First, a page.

The Personal Blog of Stephen Sekula

Don’t be a science jerk

Of late, I’ve written some things in my blog that, upon reflection, make me a science jerk. For instance, in my recent discussion of media coverage of the climate science mistakes uncovered in the last four months, I pretty much made it sound like anybody who doubts climate science is an idiot and should suck it up . . . and then walk it off.

As a scientist, it’s difficult to watch a great number of research peers come under attack by a public that largely ignores science until it either (a) produces a new toy or (b) conflicts with societal notions, common wisdom, or values. Climate science is one of those things where nature appears to be trying to tell us something, and most people in the U.S. don’t seem to know how to listen. Ultimately, the failure is ours. If the public fails to comprehend the scientific method and therefore disregards its conclusions, then it’s only because we failed to live up to our end of the societal bargain wherein good public education produces an informed electorate. If companies have better information machines that cast doubt on the science, it’s our fault for not having similarly organized grass-roots machines that communicate our science.

Being upset is not a license to bash. Even if I feel angry about how the media is portraying the climate e-mails, or climate data analysis, or some of the IPCC report conclusions, I shouldn’t bash my fellow citizens. At the time, I didn’t think of it as bashing. Everything looks different in the cold light that makes hindsight possible. Science as a whole only further fails the society that it criticizes for not understanding science. It’s more a sign that we have failed in our role as educators, rather than a sign that people can’t understand science.

I still stand by my fundamental concerns, and reiterate them here more as points than anything else:

  • Science is not a chain, it is a web. At first, as pieces enter the web and connections are made, the strength of the web is tenuous and, really, the web may be just as likely to fail as to succeed. The web can collapse not because its conclusions run afoul of common wisdom or societal values, but because its claims simply fail to hold under withering scientific scrutiny. As a result, an area of science is not slave to the weakest conclusions in the web, but instead by the number of connections joining one conclusion to many experiments, which themselves obtain reinforcing results. A chain is defined by its weakest link; science is not such thing, and by its nature tends to weed the bad or useless ideas and identify the useful or correct ones.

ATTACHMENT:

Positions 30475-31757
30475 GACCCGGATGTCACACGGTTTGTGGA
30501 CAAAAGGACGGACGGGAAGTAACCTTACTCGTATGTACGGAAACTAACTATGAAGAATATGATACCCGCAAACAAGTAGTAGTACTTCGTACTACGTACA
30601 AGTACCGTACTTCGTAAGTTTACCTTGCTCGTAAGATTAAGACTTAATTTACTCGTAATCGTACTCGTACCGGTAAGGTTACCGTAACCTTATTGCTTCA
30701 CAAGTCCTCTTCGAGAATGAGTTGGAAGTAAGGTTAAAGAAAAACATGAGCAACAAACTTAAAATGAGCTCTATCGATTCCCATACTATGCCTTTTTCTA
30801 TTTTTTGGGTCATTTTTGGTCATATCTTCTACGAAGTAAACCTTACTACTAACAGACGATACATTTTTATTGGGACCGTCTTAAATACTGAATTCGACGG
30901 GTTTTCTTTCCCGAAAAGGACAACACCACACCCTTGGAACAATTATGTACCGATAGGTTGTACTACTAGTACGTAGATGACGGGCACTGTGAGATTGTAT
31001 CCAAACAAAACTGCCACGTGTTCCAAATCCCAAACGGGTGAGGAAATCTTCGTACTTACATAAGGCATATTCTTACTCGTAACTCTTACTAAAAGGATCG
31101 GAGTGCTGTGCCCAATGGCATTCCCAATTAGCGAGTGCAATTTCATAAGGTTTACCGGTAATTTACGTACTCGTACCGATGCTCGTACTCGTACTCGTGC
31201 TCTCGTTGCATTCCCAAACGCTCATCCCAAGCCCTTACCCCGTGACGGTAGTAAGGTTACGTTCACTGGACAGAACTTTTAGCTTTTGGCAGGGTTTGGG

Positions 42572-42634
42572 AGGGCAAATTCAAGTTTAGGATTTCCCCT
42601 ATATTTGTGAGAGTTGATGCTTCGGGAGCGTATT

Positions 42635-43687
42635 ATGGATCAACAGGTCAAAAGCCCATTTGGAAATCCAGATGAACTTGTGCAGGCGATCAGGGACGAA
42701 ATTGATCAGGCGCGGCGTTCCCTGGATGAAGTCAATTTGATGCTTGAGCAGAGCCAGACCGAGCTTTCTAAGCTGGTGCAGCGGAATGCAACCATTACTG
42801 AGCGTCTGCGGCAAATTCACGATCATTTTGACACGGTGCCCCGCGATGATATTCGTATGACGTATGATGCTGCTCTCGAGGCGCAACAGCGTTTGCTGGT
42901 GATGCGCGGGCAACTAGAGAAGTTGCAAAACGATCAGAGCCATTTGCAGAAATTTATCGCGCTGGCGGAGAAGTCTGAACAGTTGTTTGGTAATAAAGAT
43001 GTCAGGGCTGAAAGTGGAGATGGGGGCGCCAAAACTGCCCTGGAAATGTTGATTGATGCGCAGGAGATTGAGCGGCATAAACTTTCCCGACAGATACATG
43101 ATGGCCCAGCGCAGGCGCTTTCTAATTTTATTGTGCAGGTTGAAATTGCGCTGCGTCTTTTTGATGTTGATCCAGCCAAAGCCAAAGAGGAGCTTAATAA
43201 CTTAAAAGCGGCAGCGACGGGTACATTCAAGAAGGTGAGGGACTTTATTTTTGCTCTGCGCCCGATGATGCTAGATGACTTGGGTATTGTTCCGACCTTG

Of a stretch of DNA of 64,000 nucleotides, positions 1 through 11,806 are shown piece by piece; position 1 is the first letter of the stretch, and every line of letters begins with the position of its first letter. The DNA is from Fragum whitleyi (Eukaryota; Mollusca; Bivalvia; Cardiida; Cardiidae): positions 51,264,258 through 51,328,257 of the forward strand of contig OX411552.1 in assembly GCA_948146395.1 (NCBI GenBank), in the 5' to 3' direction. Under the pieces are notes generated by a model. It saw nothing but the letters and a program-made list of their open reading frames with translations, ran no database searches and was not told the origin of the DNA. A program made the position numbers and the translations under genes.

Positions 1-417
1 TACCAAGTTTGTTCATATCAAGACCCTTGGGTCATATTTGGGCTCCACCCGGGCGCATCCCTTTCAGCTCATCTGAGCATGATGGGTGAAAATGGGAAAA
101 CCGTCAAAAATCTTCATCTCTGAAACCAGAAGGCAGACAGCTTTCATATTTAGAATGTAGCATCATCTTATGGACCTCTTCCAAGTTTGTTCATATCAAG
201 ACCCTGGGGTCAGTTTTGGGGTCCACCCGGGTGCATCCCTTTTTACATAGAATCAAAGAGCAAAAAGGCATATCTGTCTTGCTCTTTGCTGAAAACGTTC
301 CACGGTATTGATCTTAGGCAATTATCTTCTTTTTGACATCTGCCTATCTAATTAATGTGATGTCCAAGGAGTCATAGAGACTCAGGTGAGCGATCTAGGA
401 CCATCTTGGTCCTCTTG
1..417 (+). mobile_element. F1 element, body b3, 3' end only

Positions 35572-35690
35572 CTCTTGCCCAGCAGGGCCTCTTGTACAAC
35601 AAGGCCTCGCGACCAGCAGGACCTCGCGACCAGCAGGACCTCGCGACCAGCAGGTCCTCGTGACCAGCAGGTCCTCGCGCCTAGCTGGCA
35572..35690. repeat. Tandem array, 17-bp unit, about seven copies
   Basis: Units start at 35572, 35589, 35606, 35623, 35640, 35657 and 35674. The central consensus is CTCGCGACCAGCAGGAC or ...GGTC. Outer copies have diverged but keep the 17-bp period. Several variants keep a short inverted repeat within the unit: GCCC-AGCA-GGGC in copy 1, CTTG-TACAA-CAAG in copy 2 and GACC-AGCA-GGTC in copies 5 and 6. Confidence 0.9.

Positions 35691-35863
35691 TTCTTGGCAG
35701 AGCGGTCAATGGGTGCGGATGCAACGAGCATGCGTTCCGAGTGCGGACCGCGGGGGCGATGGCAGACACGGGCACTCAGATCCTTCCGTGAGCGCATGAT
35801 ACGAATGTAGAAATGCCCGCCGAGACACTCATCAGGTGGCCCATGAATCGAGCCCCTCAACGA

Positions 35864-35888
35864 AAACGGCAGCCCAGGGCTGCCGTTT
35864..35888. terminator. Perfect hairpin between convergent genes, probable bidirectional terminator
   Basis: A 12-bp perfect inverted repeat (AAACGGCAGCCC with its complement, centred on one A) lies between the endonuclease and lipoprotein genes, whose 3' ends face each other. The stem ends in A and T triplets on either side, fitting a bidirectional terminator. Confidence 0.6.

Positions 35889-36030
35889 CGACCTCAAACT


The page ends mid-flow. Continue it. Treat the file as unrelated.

• Mistaking short-term fluctuations for long-term trends is at the heart of the climate science discussion. Anyone who claims that snow trucked into Vancouver is evidence of global warming is just as dangerous to public understanding as people who claim snow in Dallas is evidence against global warming. Neither of these is evidence of anything, but rather are observations in a large web of observations, some of which may be connected by hypotheses and other which are irrelevant. It is incumbent upon all scientists to keep a focus on the long-term, using the short-term merely to add richness to the data set that is needed to establish trend and outcomes.

Most importantly, don’t be a science jerk. Don’t tell people who disagree with you that they are stupid. It’s a great way to make more enemies defined not by their understanding of science but by their opposition to individual scientists. Rather, focus on education. Focus on the quality of your own work, and on the work of others. Keep science beautiful, work to define your own brand in the enterprise, don’t let anyone tell you what you mean or who you are, and never tell anybody they are incapable of understanding your work. The only way we can ever make progress on anything in our society is to respect its members while at the same time arming those members with the very tools of skepticism that enable science to make progress in the natural world.

We will necessarily create more skeptics, armed with the freedom to inquire and the responsibility to respect the process, and while this will leave some people who disagree with the science it will create many more people who can act as independent and responsible citizens.